Whenever I pass a Bombers sign here in Macomb, I wonder how the word Bombers and the image of WWII airplanes that dropped bombs can represent us, our community, our high school student-athletes, today in 2017.
I say this as a member of this community not as an outsider. I have lived in Macomb for 15 years, longer than I have ever lived anywhere else in my entire life. This is my home. These are my people.
I’ve been attending Macomb sporting events for two years now and I am proud of all our student-athletes because they work hard and they support each other. I feel myself swelling with pride when they high five each other and make sure all team members feel valued no matter what. They lose gracefully and win humbly.
Why would I have any issues with the Bombers when I’m the one yelling “Go, Macomb, go” until I’m hoarse. And I’m the one learning all the students’ names so that I can cheer for them individually to let them know that they are supported. I wear my orange and black t-shirt proudly. Really, I should not have a problem with the word Bombers. It’s only a word, right?
Well, not for me.
Bomb is the root word of Bombers and I have a really hard time thinking of a bomb as a good thing. The mascot image of the airplane is from WWII but the bombs that stand out in my mind are not the ones that came raining down on Hitler’s regime. The bombs I think of are the two nuclear bombs dropped on Hiroshima on August 6th, and just three days later on Nagasaki, August 9th, 1945. I have images of the results of those bombs seared into my brain, black-and-white photos I have seen that I can never forget.
I have those images not because I was alive during WWII but because I grew up during the Cold War, when nuclear bombs were all we could think about. I remember Sting singing about “Oppenheimer’s deadly toy” in 1985 and I remember that the possibility of the Soviets dropping a nuclear bomb on us was real. There were made-for-TV movies like The Day After which came out in 1983 imagining what it would be like for us after a nuclear war. I remember that fear well, even today. I don’t need history books to tell me about it. I lived it, the fear of the bomb, the nuclear bomb.
Now, I understand that I don’t live in 1940 when I would have had an ongoing genocide of Jews in Europe as a reason and a justification for bombings. And I also don’t live in 1985 anymore either. There is no Soviet Union. But it’s not like Russia has stopped bombing people. In fact, in 2017, civilians are regularly bombed in Syria, Iraq, Yemen, Libya, Somalia, Afghanistan, and Pakistan. I know. I’ve seen the images of bodies at hospitals, at schools, and most recently, at a shrine where worshippers were killed by a bomb detonated by a bomber.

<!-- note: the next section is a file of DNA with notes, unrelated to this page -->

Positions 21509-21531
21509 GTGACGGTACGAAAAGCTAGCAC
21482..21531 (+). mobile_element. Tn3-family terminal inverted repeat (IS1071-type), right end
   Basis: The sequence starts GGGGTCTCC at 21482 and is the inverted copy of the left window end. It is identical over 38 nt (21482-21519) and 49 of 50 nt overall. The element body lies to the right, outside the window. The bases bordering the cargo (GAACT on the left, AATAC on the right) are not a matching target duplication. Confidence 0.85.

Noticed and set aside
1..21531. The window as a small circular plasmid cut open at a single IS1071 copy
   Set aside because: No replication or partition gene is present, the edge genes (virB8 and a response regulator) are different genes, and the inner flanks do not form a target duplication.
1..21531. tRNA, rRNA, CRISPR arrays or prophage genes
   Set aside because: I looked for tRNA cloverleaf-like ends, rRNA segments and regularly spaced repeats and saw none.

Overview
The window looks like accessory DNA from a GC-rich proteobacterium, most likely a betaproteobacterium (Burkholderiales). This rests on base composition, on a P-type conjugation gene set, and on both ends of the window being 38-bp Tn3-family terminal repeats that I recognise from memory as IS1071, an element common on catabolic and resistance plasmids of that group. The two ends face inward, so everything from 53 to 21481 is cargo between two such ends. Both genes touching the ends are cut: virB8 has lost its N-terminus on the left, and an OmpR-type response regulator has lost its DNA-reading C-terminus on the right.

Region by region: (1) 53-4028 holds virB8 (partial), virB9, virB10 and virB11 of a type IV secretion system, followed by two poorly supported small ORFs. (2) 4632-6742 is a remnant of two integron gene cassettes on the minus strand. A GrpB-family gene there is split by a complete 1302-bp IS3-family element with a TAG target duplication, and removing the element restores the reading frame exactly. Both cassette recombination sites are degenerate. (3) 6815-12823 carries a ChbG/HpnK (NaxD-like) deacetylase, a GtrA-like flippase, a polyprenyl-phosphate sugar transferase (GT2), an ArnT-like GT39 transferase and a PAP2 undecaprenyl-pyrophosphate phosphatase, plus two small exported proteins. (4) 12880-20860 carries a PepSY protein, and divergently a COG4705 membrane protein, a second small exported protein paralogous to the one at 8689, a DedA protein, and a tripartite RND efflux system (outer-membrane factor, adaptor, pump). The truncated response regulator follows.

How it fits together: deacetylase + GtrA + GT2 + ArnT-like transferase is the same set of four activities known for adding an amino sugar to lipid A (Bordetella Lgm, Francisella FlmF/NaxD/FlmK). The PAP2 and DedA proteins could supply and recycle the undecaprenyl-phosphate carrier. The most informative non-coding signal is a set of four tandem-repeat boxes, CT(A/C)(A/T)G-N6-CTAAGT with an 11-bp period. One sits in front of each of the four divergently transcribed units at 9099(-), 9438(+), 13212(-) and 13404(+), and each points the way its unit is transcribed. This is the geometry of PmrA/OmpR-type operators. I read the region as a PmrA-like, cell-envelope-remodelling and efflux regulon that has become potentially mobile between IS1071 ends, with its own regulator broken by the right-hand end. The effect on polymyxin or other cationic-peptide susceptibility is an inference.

Today, the word bomber isn’t only associated with military soldiers who are at war sometimes and at peace other times. In 2017, we are in a state of perpetual war and the word bomber is also associated with suicide bombers. In 2017, it is really hard for me not to visualize children as victims of different kinds of bombers.
Now that I’m older, I think a lot more about children, everywhere. Compared with the young woman I was in 1985, I love so many more children now, not just my own or my family’s but also my friends’ children, the ones in Macomb schools. There are children here in Macomb that I’ve known since they were born because I was friends with their parents. I used to volunteer at the library at Lincoln school where I would watch children between the ages of 5 and 8 pick out books to read and listen to stories. I got to the point where I knew which one would pick the animal book and which one would pick the fairy book. Now I watch those same faces getting older and becoming teenagers with their own ideas and their own sense of self. I am not who I was in 1985 because now I love a lot more children. So now, I worry about bombs and violence in a different way. I worry for them.
It’s a contradiction, really. My pride in Macomb student-athletes is great. Watching them grow and struggle and achieve has been a joy. But, at the same time, I just cannot associate our glorious teenagers with the words: Bomber Pride.
Shazia Rahman is a professor of English at Western Illinois University.
The opinions expressed are not necessarily those of the University or Tri States Public Radio.
Diverse viewpoints are welcomed and encouraged.